Every student’s idea of a summer well spent is different. For some, it’s a time filled with family. For others, it’s a chance to find a job, spend time with friends, or decompress after the school year. For rising Westfield High School junior Jacob Lara, it’s a week spent learning to construct a compelling argument at the Houston Urban Debate League (HUDL) Summer Debate Institute.
“I was always interested in debate but didn’t know how to get into it. Our coach, Ms. Howard, came into my class to talk about this speech and debate camp one day, and I was like, ‘I’m going to join that,’” said Lara. “It’s more technical than I thought, but the more I know about it, the more I love it.”
In its 14th year, HUDL’s Summer Debate Institute—a free, five-day speech and debate camp—welcomes nearly 120 high school students from Houston Independent School District (Houston ISD) and CASE Debates programs in Harris County.
CASE Debates, an afterschool collaboration between HCDE’s Center for Afterschool, Summer and Enrichment for Kids (CASE for Kids) and HUDL, funds debate activities for at-risk high school students who would not otherwise be able to access them.
On Sunday, the young debaters checked into the University of Houston’s Cougar Village 1 dormitory, the place they would call home for the next five days. From then on, students and instructors spent virtually every waking moment aside from mealtimes honing the skills of civil discourse.
Novice students like Lara started off the general labs where they discussed the fundamental elements of an argument, including the claim, or basic idea of an argument; the warrant, or explanation of why the claim is true; the data, or supporting evidence; and the impact, or reason why the argument is important. Novice debaters also learned how to conduct academic research, present affirmative and negative arguments, and prepare for cross-examinations.
Lara says he can see the benefit of these skills for his other extracurricular activities, which include UIL swimming, yearbook, and an upcoming presidency for his school’s Future Farmers of America chapter.
“I’m already retaining information here that will help me be a better public speaker and a good president, hopefully,” he said.
More experienced debaters broke out into labs for Policy and World Schools Debate formats and focused on refining their skills and exploring different argument styles. Among their ranks were members of Alief Independent School District’s (Alief ISD) Elsik High School speech and debate team, Space City Violet, which took first place in the World Schools Debate event at the 2021 National Speech and Debate Championships.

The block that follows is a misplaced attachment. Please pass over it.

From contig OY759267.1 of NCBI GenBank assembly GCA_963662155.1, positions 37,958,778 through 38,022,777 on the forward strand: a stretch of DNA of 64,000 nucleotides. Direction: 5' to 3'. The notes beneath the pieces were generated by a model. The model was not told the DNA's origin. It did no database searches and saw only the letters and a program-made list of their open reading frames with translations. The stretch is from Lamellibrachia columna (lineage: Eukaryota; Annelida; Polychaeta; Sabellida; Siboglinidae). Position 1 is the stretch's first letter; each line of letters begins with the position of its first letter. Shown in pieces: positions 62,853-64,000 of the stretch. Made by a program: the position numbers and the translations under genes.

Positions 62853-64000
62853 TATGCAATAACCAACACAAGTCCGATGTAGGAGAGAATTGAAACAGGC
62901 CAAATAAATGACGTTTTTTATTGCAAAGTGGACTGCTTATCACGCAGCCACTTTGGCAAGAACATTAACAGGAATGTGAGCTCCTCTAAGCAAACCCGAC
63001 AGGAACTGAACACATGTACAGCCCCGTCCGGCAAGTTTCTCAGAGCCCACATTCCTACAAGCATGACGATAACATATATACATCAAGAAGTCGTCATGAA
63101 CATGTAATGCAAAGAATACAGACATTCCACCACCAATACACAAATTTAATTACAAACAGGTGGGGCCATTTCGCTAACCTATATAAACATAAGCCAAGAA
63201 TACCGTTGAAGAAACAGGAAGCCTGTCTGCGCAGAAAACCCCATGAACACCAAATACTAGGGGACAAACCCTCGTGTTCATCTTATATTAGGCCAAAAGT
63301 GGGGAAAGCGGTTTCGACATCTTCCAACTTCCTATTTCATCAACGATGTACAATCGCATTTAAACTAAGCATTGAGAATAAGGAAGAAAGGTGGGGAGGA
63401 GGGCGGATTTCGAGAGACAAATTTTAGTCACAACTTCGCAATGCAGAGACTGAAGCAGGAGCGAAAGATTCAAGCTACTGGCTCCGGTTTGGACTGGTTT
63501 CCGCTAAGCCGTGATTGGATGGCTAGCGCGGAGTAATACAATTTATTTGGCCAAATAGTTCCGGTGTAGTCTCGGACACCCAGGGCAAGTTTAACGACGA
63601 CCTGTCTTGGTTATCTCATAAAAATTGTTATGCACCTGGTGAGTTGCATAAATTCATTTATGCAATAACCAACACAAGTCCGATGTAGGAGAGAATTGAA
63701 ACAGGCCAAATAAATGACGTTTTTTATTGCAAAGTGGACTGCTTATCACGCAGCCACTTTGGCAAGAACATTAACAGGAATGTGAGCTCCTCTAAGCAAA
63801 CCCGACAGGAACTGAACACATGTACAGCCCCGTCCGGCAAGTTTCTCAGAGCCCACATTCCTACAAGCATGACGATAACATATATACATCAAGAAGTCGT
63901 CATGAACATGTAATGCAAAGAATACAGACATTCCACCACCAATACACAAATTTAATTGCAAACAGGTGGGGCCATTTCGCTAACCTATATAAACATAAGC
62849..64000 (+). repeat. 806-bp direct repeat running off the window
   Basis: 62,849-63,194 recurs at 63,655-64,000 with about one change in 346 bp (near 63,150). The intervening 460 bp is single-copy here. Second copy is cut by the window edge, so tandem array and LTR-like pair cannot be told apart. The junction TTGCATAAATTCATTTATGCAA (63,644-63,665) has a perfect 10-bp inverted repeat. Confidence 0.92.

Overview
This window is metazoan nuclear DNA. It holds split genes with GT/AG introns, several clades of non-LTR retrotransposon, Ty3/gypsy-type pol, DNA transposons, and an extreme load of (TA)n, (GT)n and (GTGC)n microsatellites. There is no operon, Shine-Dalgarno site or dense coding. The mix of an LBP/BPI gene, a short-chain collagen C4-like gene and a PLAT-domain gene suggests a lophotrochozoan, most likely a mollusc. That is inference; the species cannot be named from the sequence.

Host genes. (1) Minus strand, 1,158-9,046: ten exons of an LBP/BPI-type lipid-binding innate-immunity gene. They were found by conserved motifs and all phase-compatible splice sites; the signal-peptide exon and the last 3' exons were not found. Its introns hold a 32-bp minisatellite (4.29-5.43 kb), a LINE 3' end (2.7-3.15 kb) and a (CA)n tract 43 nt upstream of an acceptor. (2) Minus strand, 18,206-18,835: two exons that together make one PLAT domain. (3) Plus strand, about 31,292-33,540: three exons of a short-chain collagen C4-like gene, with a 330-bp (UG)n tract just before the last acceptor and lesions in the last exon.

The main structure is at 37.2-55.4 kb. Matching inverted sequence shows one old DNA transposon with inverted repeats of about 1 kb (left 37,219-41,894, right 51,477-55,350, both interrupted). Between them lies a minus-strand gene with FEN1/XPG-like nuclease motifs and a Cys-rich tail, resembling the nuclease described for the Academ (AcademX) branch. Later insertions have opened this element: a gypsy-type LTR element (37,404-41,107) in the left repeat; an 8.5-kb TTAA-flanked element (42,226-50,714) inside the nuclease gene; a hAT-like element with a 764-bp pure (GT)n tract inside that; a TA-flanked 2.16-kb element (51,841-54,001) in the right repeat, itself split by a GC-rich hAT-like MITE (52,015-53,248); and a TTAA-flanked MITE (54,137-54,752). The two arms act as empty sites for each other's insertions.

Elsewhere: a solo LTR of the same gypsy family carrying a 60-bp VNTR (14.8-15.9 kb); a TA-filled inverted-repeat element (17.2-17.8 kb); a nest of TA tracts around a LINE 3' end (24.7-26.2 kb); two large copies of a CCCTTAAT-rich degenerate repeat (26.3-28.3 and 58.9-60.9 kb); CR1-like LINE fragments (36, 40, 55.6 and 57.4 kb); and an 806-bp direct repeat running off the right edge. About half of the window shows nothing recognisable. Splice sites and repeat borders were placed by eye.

Former team member and 2022 Elsik graduate Diego Castillo describes his experience returning to the Institute as a volunteer.
“It’s crazy to think that I was a complete novice in love at first sight at this camp. Coming here with all this debate behind me as an intern is kind of nostalgic,” he said.
For Castillo, the job is like coming full circle.
“It was after coming to this camp and working with Andy Stubbs, who works here at HUDL, that eventually led to state and then nationals the next year,” he said. “It’s good to give back to my community because I know that there are so many other people just like us here. All they need is to be taught and given opportunity. It feels good to know that I’m contributing to helping other people experience something similar, if not like a lot larger than what I got to experience.”
CASE Debates Coordinator Jimi Morales, who recently returned to Houston after more than 15 years of coaching speech and debate around the country, shares a similar sentiment about making debate accessible.
“We’re excited to be able to provide services for the whole county where free debate camp can happen for kids who otherwise wouldn’t get it,” he said. “It’s really a partnership because HUDL focuses on the city, and we’re responsible for the rest of the county in terms of making sure that programming is available.”
Bringing speech and debate to more schools in Harris County requires creating buy-in from educators, parents, and students, and the Institute drives that engagement, says Morales.
“Debate is treated as seriously as a sport in the context of how these kids are focused and adhere to UIL grade checks,” he said. “It’s kind of a double whammy where you get kids engaged doing something outside of school that’s positive and productive, but it’s also reinforcing their classroom skills, not just because they have to pass, but because they’re actually gaining the skills to make things easier inside the classroom.”
Speech and debate students that participate in HUDL and CASE Debates glean skills in high school that some don’t learn until they are well into adulthood. The young debaters develop the abilities to process deep philosophical concepts, objectively approach social issues, and confidently and respectfully engage peers and superiors.
Lara says the most valuable lesson is turning a loss into an opportunity.
“You’re going to lose. It’s inevitable,” said Lara. “But if you don’t make mistakes, did you really learn?”